In the 24 years since the release of Super Mario World, Nintendo has only given Yoshi a handful of titular appearances, starting with 1995’s Super Mario World 2: Yoshi’s Island. That hasn’t stopped Nintendo from carving out an identifiable visual and mechanical identity for Mario’s dinosaur sidekick, though; from Super Mario World 2 through his appearances on the Nintendo 64, Gameboy and DS, Yoshi games were always designed to accommodate a younger audience – one still learning the language of platforming, one not so up to play at the speed of Mario games or the bone-crushing difficulty of Donkey Kong. Yoshi’s New Island doesn’t break that mould – not in the way it feels, not in the way it looks. That decision to remain faithful has its benefits, but it also has its drawbacks.
Yoshi’s New Island is a sequel to 1995’s Super Mario World 2, and it updates that game’s rough hand-drawn aesthetic in impressive and disarming ways. The simple shapes and felt-tip colouring of that SNES game are switched out for a greater array of textures (charcoal, watercolour, crayon and chalk are all fixtures), richer pastel colours and more complex geometry.
This expansion of the previous game’s playschool-wall aesthetic could have been undermined by the obligatory rendering of character models and level elements in three dimensions, but the old and the new are integrated in subtle, appealing ways – the Yoshis look as if they’ve been filled in with a child’s colouring pencil, and platforms and walls are rough and wobbly, much removed from the clean lines common in Mario's level design. It’s a sweet look, more fun and appealing than the glossy sheen of the recent New Super Mario Bros 2. The only thing undermining it is the repetitive sound design - Yoshi's falsetto gurgles and squeals get irritating after the first stage, and the option to give each Yoshi a different repertoire of noises seems to have been sadistically skipped over.
The level design is also in line with that emphasis on accessibility. None of the stages move at the pace laid down by Mario or Donkey Kong. The lack of timers puts the player in a different headspace, and it’s one perfectly suited to the type of play style the game encourages (the game even categorises your style in the in-game menu, and it’s telling that Style A is the ‘Patient Player’).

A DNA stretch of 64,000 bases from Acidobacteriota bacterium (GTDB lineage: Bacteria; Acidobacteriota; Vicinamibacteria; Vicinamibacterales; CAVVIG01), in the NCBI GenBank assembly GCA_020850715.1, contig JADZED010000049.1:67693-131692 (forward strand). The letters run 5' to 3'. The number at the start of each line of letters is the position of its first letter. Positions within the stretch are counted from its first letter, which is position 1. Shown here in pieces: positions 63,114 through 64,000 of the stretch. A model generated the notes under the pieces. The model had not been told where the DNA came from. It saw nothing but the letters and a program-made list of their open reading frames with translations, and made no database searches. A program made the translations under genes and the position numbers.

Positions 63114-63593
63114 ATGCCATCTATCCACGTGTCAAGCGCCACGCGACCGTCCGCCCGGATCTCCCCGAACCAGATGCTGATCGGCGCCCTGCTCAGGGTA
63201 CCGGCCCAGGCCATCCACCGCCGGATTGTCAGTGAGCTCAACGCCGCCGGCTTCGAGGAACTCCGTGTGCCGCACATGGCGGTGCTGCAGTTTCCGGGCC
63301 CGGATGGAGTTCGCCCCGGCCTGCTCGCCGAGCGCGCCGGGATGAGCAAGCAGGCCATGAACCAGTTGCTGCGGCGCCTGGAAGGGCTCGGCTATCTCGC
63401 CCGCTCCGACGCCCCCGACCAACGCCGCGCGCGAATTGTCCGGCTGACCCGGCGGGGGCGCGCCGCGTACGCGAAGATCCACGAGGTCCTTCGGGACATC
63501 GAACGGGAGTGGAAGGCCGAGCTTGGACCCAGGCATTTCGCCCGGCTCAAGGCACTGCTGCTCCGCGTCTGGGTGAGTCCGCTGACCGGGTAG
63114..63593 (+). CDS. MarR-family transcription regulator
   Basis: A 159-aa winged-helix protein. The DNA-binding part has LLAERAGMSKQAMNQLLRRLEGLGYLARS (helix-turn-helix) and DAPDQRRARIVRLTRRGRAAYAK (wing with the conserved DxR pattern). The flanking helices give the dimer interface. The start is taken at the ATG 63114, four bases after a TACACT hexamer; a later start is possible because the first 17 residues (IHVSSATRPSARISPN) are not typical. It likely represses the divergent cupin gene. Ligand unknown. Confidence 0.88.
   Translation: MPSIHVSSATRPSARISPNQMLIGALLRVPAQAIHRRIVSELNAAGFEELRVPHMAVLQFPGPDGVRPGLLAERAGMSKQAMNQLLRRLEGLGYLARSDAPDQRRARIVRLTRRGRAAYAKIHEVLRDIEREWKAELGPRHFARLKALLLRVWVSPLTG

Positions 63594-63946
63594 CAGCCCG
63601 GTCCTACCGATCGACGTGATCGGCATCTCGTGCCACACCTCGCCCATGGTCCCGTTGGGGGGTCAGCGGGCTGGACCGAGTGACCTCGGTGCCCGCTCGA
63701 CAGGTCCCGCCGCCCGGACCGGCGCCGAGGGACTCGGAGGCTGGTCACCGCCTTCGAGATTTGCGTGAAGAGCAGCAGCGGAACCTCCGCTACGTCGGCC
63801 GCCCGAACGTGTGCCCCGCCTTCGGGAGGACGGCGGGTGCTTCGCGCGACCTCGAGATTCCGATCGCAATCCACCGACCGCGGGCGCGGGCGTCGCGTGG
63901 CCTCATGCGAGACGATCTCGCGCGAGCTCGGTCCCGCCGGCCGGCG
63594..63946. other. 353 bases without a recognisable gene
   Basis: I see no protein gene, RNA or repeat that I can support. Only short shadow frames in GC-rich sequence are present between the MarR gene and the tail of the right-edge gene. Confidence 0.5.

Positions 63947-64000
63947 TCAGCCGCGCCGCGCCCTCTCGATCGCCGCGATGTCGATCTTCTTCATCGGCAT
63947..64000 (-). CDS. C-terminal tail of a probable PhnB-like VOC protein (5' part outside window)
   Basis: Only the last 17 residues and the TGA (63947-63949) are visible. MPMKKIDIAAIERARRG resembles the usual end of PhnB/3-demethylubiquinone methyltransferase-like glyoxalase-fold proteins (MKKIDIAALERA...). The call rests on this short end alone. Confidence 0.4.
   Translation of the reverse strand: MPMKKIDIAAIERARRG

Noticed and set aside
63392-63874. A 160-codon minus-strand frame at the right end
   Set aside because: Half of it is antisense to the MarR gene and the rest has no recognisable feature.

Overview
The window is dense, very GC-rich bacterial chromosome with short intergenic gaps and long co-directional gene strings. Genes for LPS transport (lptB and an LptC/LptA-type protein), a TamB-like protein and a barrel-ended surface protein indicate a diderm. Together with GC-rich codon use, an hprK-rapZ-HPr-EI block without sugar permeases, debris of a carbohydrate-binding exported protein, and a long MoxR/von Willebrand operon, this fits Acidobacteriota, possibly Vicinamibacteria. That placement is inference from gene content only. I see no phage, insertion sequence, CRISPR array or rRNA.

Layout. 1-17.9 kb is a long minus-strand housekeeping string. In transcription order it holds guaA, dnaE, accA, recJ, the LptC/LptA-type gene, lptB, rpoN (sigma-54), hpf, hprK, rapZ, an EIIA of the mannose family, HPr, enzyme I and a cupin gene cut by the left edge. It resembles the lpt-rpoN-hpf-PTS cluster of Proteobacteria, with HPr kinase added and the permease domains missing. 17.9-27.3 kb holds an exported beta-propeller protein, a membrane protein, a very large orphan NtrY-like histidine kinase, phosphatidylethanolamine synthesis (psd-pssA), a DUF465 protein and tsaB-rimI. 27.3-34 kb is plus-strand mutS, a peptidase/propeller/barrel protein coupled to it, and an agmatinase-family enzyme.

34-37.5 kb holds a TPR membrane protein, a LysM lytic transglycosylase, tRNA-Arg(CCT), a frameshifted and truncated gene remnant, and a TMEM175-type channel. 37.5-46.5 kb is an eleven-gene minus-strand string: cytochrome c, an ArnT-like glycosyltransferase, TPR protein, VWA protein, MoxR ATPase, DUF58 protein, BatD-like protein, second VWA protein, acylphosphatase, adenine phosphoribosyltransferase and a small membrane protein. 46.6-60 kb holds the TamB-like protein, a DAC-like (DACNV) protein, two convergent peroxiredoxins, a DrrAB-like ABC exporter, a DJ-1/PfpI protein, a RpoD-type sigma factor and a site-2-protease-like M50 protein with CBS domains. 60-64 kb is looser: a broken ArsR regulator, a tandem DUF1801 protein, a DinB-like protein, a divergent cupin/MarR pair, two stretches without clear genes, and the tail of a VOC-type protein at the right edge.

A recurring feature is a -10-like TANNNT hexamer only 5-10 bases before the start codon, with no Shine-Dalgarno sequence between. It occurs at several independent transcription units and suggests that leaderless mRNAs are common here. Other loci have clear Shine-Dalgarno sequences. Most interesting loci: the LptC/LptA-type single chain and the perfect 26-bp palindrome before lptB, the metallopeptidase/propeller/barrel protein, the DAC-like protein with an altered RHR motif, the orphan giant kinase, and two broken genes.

Similarly, the difficulty curve is easier to manage here than in those spiritual brothers, with precision platforming and challenging jumping mechanics progressively introduced rather than thrust on the audience. Most stages ease you into the challenges you're going to face and the mechanics you'll face them with; those that rely on trial and error (such as Flatbed Ferry Freefall, which has an inexplicable second-half shift into blind drops) are few and far between.
But Yoshi's New Island is old-fashioned to a fault. It calls itself a 'sequel' to Super Mario World 2, but it often plays out like a retread, from the mechanics right down to a carbon copy opening cutscene. Its level design also borrows heavily from Mario and Donkey Kong games that have come before - if it ain't broke, etc. For example, second-world stage Beware the Boo Brigade is a samey riff on any number of Boo-related levels in the Mario series, and a number of the boss battles also tread familiar ground. And then there's New Super Mario Bros 2's shift in its philosophy towards coins, replicated here in the end level tallies of stars, red coins, flowers and medals, pushing the player to collect not for any tangible gain, but for the sake of collection.
Perhaps it's just burnout. Perhaps it's just years of playing Mario and derivatives thereof, years of side-scrolling platformers content to provide a distraction and little more. Regardless, though, for all its surface-level charm and approachability, Yoshi's New Island just isn't a compelling platformer experience for players familiar with the genre. It'll probably serve as a good introduction to the language of the platformer for players who haven't really spent much time with them - but even then it's unlikely that they'll be left with lasting fondness towards this muted affair.